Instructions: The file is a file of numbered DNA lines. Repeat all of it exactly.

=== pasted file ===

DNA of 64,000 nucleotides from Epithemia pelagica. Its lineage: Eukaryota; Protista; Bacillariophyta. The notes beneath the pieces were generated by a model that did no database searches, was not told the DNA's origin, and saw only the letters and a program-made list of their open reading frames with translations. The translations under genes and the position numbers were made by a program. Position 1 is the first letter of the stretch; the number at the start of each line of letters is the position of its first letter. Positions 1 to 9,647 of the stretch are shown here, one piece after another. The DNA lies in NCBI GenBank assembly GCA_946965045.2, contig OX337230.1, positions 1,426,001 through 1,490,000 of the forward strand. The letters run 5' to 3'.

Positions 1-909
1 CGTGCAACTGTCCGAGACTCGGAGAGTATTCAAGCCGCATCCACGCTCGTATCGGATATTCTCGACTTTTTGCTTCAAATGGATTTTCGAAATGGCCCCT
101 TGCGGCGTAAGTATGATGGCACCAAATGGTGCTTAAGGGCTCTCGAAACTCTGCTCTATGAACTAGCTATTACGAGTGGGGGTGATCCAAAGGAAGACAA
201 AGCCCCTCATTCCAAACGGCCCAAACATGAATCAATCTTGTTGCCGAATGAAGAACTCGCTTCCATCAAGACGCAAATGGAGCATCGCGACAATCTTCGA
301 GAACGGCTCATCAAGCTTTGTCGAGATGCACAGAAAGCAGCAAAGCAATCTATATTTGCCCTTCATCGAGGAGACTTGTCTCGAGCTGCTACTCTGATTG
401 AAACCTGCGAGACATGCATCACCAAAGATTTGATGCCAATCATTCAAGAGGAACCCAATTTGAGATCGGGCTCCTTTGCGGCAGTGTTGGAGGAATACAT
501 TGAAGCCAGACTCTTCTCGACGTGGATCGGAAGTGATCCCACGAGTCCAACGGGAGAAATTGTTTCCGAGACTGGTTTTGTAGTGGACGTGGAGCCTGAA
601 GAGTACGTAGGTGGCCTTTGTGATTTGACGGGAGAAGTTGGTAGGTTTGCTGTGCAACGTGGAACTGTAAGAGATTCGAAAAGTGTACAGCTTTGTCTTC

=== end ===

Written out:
DNA of 64,000 nucleotides from Epithemia pelagica. Its lineage: Eukaryota; Protista; Bacillariophyta. The notes beneath the pieces were generated by a model that did no database searches, was not told the DNA's origin, and saw only the letters and a program-made list of their open reading frames with translations. The translations under genes and the position numbers were made by a program. Position 1 is the first letter of the stretch; the number at the start of each line of letters is the position of its first letter. Positions 1 to 9,647 of the stretch are shown here, one piece after another. The DNA lies in NCBI GenBank assembly GCA_946965045.2, contig OX337230.1, positions 1,426,001 through 1,490,000 of the forward strand. The letters run 5' to 3'.

Positions 1-909
1 CGTGCAACTGTCCGAGACTCGGAGAGTATTCAAGCCGCATCCACGCTCGTATCGGATATTCTCGACTTTTTGCTTCAAATGGATTTTCGAAATGGCCCCT
101 TGCGGCGTAAGTATGATGGCACCAAATGGTGCTTAAGGGCTCTCGAAACTCTGCTCTATGAACTAGCTATTACGAGTGGGGGTGATCCAAAGGAAGACAA
201 AGCCCCTCATTCCAAACGGCCCAAACATGAATCAATCTTGTTGCCGAATGAAGAACTCGCTTCCATCAAGACGCAAATGGAGCATCGCGACAATCTTCGA
301 GAACGGCTCATCAAGCTTTGTCGAGATGCACAGAAAGCAGCAAAGCAATCTATATTTGCCCTTCATCGAGGAGACTTGTCTCGAGCTGCTACTCTGATTG
401 AAACCTGCGAGACATGCATCACCAAAGATTTGATGCCAATCATTCAAGAGGAACCCAATTTGAGATCGGGCTCCTTTGCGGCAGTGTTGGAGGAATACAT
501 TGAAGCCAGACTCTTCTCGACGTGGATCGGAAGTGATCCCACGAGTCCAACGGGAGAAATTGTTTCCGAGACTGGTTTTGTAGTGGACGTGGAGCCTGAA
601 GAGTACGTAGGTGGCCTTTGTGATTTGACGGGAGAAGTTGGTAGGTTTGCTGTGCAACGTGGAACTGTAAGAGATTCGAAAAGTGTACAGCTTTGTCTTC